Monday, 6 May 2019

A Great Crested Grebe brought a willow twig to the pair's nest under the collapsed willow next to the bridge.

It had stolen the twig from a Coot's large nest a few feet away, made almost entirely of these twigs.

There is a space under the spray nozzles of the fountains in the Italian Garden, and for years Coots have been trying to build nests here, but have never managed to make anything stick to the cast iron walls. It looks as if this Coot has finally managed it, but it may not be able to carry the project through.

The Coots nesting at the bridge have a passion for plastic, and ornament their nest with it at every opportunity.

Recently I found a Vegan girl almost in tears at the amount of plastic waste on the nest. (You always know when people are Vegans, as they feel compelled to tell you.) I pointed out that plastic is a useful resource to Coots and allows them to build fine strong nests, and in doing so they clear the rubbish from the lake, but she would have none of this and went away moping.

The dominant Mute Swan on the Long Water squared up to a rival.

He is continuing his clearout of the lake and will probably get it done by the time the cygnets hatch, but there are a lot of swans to get rid of and it's a gradual process. As the number of swans in the park steadily increases, the clearout takes longer every year.

The Mallards occupying the Peter Pan enclosure are still sitting obstinately among the wildflowers, ignoring the humans milling around the statue.

This Egyptian Goose on the Round Pond had eight goslings, and there was another family with four. When the second family lost two, they deserted the remaining two and these were adopted into the larger brood. So far the ten seem to be leading a charmed life, with no losses to gulls or crows.

A pair of Pied Wagtails hunted insects together at the edge of the Round Pond. The male has a black back and the female a grey one, although this female is quite dark and the colour difference is barely noticeable.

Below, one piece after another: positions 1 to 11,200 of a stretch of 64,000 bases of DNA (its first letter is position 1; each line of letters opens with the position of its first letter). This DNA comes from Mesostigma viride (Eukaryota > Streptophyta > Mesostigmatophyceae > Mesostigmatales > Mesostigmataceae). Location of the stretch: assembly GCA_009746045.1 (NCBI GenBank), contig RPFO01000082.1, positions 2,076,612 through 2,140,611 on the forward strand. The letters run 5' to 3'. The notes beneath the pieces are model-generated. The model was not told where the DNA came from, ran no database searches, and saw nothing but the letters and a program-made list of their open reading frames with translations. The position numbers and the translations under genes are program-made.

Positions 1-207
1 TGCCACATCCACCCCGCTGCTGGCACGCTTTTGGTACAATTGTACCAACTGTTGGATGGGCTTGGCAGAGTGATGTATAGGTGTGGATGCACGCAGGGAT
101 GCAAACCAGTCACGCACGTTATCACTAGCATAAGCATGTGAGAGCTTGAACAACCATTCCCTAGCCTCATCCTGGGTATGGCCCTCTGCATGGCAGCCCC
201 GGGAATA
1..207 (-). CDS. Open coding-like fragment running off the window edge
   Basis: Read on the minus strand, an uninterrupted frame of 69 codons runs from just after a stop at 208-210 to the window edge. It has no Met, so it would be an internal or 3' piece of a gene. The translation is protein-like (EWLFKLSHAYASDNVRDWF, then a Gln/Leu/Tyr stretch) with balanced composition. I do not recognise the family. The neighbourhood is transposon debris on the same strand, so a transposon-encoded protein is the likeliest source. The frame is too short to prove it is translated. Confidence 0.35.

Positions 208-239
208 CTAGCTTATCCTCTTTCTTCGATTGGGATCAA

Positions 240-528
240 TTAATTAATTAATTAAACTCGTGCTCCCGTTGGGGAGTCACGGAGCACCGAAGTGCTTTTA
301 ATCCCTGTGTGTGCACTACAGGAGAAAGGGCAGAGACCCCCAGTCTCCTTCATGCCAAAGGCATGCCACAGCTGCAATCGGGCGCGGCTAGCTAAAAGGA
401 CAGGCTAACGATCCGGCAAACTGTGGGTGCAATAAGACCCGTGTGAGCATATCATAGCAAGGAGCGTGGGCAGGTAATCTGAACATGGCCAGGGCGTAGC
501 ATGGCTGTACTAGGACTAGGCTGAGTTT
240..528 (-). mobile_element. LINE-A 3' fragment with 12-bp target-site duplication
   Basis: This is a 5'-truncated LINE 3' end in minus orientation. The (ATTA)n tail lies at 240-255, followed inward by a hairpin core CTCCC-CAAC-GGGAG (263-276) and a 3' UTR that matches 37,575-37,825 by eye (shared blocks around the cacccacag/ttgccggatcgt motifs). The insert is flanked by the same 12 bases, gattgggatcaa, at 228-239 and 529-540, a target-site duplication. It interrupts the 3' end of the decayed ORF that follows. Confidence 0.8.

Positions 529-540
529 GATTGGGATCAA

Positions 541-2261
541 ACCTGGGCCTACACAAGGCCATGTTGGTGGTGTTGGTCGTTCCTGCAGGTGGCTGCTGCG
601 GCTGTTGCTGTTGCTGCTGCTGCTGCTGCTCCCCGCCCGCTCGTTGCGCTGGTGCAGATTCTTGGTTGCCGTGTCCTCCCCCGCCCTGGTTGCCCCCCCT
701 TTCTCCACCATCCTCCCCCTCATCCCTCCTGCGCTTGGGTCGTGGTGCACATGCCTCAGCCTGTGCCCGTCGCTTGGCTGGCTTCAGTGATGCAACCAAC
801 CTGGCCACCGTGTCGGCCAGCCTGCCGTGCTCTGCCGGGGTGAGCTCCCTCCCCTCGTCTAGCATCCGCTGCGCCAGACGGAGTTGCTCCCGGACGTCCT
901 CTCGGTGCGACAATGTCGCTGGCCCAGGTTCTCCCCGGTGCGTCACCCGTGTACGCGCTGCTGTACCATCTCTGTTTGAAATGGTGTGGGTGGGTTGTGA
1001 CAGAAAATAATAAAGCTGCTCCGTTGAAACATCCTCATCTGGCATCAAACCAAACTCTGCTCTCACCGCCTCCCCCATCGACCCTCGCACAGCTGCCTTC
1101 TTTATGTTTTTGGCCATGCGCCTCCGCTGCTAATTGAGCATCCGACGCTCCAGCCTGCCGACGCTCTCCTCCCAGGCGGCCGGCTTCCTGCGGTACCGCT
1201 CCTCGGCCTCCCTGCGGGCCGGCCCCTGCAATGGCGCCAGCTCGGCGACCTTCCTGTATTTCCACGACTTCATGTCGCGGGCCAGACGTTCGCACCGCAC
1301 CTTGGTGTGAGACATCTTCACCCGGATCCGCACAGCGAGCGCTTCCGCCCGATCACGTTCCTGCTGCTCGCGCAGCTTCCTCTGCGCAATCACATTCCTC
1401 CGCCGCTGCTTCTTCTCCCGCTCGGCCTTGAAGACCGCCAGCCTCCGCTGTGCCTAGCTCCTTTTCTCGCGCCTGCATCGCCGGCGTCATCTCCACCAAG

This year we never quite lost our migrant population of Black-Headed Gulls. There always at least two, and now there are more. This one stared severely at the camera from a post at Peter Pan.

There was a view across the Long Water of a bird with an odd-shaped silhouette, of which I only managed to get an absolutely rotten picture because it was 300 yards away. But it looks like the familiar female Kestrel carrying a mouse.

A Blackbird fledgling followed its mother across the grass near the Serpentine Gallery begging for food, and she found a worm for it.

A Dunnock collecting insects for its young paused on the footbridge at the back of the Lido. It flew off before I could get any closer.

A Wren climbed around an umbel beside the Long Water.

The Jackdaws have now become so unafraid of people that they will stand in the middle of the path and expect you to walk around them.

The park's foxes are also unworried. This one trotted along the edge of the Dell next to a path with people walking along it.

It's hard to identify a small white butterfly from the upper side. Was it a Small White?

When it turned sideways it was plain that it was a Green-Veined White.

This is a misleading name. The veins are not green, it's their surroundings that are tinted, and the colour is more grey than green.

The Chilean Rhubarb growing near the Italian Garden has interesting involute curves on its leaves. There is one on either side of the stem, but one overlies the other.


  1. I see that Jackdaws are taking a page from Swans: we move for no one.

    Vegan folks are much like cross-fitters (and I confess to having a fondness for both genera). How do you know they are vegans or cross-fitters? The will tell you themselves at once.

    Yet another merit in the long exemplary list of merits of Coots: they recycle.

    1. Moorhens also belong to the non-movers' club. I almost trod on one by mistake when backing off to take a picture, and all it did was give me an aggrieved look and go back to sleep.

  2. Looks like a Sparrowhawk to me

    1. I thought so too at first, but the colouring made me guess Kestrel.